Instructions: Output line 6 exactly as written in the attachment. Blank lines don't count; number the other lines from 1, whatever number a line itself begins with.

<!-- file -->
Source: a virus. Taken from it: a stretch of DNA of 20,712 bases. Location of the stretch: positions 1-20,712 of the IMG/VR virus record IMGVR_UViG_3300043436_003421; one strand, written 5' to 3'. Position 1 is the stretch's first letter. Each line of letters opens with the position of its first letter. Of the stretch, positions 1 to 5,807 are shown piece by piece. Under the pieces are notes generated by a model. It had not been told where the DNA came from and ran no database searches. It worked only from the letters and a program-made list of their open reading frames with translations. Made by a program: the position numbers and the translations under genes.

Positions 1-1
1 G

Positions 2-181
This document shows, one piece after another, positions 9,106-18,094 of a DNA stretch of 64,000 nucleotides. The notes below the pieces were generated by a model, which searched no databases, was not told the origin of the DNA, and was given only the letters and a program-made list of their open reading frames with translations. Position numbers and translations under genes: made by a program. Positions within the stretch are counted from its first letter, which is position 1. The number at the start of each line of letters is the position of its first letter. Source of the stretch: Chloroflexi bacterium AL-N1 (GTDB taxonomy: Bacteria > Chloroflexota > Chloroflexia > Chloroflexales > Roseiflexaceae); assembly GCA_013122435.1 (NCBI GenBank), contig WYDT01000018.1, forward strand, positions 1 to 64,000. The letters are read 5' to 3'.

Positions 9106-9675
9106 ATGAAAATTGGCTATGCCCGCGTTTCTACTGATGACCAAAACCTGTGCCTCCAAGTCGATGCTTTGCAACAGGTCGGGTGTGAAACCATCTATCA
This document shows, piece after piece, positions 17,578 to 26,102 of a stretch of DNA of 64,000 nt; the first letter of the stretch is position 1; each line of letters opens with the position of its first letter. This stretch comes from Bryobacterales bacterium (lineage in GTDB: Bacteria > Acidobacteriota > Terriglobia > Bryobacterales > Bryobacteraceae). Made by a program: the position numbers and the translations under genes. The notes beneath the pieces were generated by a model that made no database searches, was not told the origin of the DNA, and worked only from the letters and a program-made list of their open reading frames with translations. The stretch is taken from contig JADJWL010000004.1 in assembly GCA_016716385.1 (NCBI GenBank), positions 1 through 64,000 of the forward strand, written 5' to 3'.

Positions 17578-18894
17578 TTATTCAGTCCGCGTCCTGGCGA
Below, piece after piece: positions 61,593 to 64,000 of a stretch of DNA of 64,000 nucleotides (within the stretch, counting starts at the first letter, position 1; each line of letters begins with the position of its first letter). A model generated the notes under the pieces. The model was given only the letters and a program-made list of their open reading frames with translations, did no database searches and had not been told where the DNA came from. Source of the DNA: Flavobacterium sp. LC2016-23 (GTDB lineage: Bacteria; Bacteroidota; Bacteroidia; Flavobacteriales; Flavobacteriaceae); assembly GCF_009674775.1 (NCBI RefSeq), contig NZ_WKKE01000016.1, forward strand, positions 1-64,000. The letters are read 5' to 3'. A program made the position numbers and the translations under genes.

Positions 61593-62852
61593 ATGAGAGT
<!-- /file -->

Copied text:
Positions 9106-9675